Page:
In this final Elul reflection, we arrive at the topic of teshuvah. The word is colloquially translated as “apology” but it is closer to “return” as in returning to proper actions. However you translate it, teshuva is not easy.
A casual sorry and teshuva are not equivalent. While a creek and an aquifer are both bodies of water, one is a trickle on the surface while the other is deep and voluminous. Teshuva is sincere, introspective and authentic.
We all have relationships that require teshuva. For some relationships, seeking teshuva will help the other person heal. Simultaneously, by mustering humility within ourselves, we can help heal ourselves too.
As you reflect on these two texts below, one traditional Jewish source and one modern poem, decide what you need to do to repair a fractured relationship. Resolve to take action and to seek teshuva. Also, be prepared for those who may approach you. Sit together and describe the reverberations from the hurt. Listen to each other. Let yourself be moved by the other.
I hope these reflections have helped you prepare for a meaningful High Holiday season. Throughout the year, I will periodically share my reflections via email as well as through sermons, articles and classes.
Question #4: Why haven’t you said sorry (done teshuva) yet?
Text 1 – Rambam, Mishna Torah, Laws of Teshuvah 2:9
Teshuvah and Yom Kippur only atone for wrongs between people and God; for example, a person who ate a forbidden food or engaged in forbidden intimacy and the like. However, sins between people; for example, someone who injures a colleague, curses a colleague, steals from him, or the like will never be forgiven until he gives his colleague what he owes him and appeases him.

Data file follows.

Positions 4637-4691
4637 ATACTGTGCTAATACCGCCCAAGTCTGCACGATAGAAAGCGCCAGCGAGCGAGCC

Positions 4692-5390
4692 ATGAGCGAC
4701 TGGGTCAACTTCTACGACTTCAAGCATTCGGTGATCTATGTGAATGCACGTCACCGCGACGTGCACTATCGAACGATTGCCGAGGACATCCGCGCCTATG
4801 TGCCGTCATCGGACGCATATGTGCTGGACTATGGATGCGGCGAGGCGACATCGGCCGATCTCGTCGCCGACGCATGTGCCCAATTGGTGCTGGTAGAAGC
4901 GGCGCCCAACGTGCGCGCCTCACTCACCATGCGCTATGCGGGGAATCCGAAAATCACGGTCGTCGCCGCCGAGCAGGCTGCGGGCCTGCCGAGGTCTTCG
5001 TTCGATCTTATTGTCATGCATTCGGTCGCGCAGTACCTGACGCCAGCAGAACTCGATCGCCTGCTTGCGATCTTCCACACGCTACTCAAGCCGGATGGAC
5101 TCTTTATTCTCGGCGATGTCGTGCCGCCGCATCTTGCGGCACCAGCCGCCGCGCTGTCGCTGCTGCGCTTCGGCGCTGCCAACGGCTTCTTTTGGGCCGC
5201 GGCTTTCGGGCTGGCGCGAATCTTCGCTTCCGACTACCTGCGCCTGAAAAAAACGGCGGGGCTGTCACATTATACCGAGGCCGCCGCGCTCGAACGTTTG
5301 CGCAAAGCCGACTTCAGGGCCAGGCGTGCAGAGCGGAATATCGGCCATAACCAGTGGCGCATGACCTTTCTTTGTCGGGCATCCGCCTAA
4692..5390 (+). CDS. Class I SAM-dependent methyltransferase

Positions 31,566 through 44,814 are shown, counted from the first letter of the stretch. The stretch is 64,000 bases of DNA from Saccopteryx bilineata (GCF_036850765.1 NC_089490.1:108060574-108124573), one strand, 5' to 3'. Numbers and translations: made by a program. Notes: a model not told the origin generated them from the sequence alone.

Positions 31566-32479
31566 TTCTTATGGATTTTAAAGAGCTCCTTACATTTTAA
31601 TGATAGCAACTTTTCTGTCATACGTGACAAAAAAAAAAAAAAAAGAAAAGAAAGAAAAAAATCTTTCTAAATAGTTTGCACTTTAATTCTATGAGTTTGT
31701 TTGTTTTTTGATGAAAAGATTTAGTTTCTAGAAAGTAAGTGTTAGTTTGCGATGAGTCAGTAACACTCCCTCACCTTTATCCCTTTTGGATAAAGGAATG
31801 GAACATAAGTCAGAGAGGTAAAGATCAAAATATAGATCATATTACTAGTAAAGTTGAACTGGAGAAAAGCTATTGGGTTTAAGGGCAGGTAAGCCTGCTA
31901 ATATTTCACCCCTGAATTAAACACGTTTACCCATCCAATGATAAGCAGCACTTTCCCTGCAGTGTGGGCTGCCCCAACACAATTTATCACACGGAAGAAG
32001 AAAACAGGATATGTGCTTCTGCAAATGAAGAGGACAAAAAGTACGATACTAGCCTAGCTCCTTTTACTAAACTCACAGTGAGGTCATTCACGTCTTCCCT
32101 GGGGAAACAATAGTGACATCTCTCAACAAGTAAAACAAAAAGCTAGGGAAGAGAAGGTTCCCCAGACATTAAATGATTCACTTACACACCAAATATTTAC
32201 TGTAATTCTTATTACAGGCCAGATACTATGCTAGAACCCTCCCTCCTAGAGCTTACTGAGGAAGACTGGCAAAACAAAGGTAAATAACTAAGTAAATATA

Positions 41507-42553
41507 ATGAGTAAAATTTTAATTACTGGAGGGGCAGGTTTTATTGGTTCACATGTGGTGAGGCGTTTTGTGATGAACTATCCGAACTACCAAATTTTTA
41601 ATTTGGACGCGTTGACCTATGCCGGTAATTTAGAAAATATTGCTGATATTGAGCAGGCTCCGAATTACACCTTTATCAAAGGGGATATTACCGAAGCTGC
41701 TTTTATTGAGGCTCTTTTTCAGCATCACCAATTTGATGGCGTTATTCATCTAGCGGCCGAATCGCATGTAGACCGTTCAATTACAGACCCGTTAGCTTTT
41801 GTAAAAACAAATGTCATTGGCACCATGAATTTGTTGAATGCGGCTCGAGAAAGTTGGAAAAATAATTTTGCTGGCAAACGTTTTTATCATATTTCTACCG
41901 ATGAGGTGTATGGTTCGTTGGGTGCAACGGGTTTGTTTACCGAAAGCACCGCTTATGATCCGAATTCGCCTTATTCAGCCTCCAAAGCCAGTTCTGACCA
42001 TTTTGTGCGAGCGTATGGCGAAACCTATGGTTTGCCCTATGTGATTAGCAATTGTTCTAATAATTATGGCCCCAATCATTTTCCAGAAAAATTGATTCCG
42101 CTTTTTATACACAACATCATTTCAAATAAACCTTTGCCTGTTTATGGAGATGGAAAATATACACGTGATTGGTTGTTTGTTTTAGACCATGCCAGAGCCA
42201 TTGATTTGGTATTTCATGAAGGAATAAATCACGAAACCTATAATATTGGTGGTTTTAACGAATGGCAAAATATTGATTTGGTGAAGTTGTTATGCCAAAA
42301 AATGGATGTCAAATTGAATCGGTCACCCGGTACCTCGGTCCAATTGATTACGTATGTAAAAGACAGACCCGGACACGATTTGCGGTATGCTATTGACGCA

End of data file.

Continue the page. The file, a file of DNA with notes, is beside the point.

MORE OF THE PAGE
(Underline added for you to think about what these specific phrases mean and are there limits)
Text 2 – “Art of Apology” by Maria Sudibyo
From the bottom heart, or just a formal duty
By throwing pride, or only saving the face
Being sincere, or hidden manipulation
Would you hear my apology?
Over small thing, over crucial matter
Over self guilty, over other’s fault
Over inflicted wound, over inconsiderate spoken
Is there a room for apology?
With stammered words, with well chosen speech
With a bouquet of flower, with make up kisses
With so much question, with deniable secret
Could it come an apology?
Will tears flow or bottle a storm?
Will it amend or become a routine cycle?
Will it be given or bring another reason?
Is it too late for apology?